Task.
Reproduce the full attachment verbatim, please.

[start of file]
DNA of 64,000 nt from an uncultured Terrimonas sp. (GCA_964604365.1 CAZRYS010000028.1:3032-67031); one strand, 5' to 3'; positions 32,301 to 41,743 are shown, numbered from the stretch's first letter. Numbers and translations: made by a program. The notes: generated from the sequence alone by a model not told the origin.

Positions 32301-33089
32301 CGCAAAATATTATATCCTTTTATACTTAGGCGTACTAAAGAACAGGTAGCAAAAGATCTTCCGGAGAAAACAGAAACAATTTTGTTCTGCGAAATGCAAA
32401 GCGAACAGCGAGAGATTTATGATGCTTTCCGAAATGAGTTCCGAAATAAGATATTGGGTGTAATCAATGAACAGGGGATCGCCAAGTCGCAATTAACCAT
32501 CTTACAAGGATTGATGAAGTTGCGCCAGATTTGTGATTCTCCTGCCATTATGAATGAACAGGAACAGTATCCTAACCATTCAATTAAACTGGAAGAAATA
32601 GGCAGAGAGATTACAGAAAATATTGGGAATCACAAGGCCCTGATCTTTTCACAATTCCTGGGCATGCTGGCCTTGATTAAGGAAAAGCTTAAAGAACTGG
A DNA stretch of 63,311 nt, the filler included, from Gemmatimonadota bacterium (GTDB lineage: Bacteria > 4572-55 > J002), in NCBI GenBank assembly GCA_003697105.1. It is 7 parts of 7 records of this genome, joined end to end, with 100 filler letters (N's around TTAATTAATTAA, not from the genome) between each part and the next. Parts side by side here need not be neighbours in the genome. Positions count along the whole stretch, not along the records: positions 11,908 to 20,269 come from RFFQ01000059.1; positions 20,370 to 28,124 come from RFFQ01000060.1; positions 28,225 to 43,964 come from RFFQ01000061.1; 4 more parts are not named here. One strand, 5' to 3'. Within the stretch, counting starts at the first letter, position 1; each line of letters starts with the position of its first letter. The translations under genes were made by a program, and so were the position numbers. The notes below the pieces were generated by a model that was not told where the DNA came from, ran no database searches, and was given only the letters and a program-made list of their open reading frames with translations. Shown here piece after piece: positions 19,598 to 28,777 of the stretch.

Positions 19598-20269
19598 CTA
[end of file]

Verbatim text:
DNA of 64,000 nt from an uncultured Terrimonas sp. (GCA_964604365.1 CAZRYS010000028.1:3032-67031); one strand, 5' to 3'; positions 32,301 to 41,743 are shown, numbered from the stretch's first letter. Numbers and translations: made by a program. The notes: generated from the sequence alone by a model not told the origin.

Positions 32301-33089
32301 CGCAAAATATTATATCCTTTTATACTTAGGCGTACTAAAGAACAGGTAGCAAAAGATCTTCCGGAGAAAACAGAAACAATTTTGTTCTGCGAAATGCAAA
32401 GCGAACAGCGAGAGATTTATGATGCTTTCCGAAATGAGTTCCGAAATAAGATATTGGGTGTAATCAATGAACAGGGGATCGCCAAGTCGCAATTAACCAT
32501 CTTACAAGGATTGATGAAGTTGCGCCAGATTTGTGATTCTCCTGCCATTATGAATGAACAGGAACAGTATCCTAACCATTCAATTAAACTGGAAGAAATA
32601 GGCAGAGAGATTACAGAAAATATTGGGAATCACAAGGCCCTGATCTTTTCACAATTCCTGGGCATGCTGGCCTTGATTAAGGAAAAGCTTAAAGAACTGG
A DNA stretch of 63,311 nt, the filler included, from Gemmatimonadota bacterium (GTDB lineage: Bacteria > 4572-55 > J002), in NCBI GenBank assembly GCA_003697105.1. It is 7 parts of 7 records of this genome, joined end to end, with 100 filler letters (N's around TTAATTAATTAA, not from the genome) between each part and the next. Parts side by side here need not be neighbours in the genome. Positions count along the whole stretch, not along the records: positions 11,908 to 20,269 come from RFFQ01000059.1; positions 20,370 to 28,124 come from RFFQ01000060.1; positions 28,225 to 43,964 come from RFFQ01000061.1; 4 more parts are not named here. One strand, 5' to 3'. Within the stretch, counting starts at the first letter, position 1; each line of letters starts with the position of its first letter. The translations under genes were made by a program, and so were the position numbers. The notes below the pieces were generated by a model that was not told where the DNA came from, ran no database searches, and was given only the letters and a program-made list of their open reading frames with translations. Shown here piece after piece: positions 19,598 to 28,777 of the stretch.

Positions 19598-20269
19598 CTA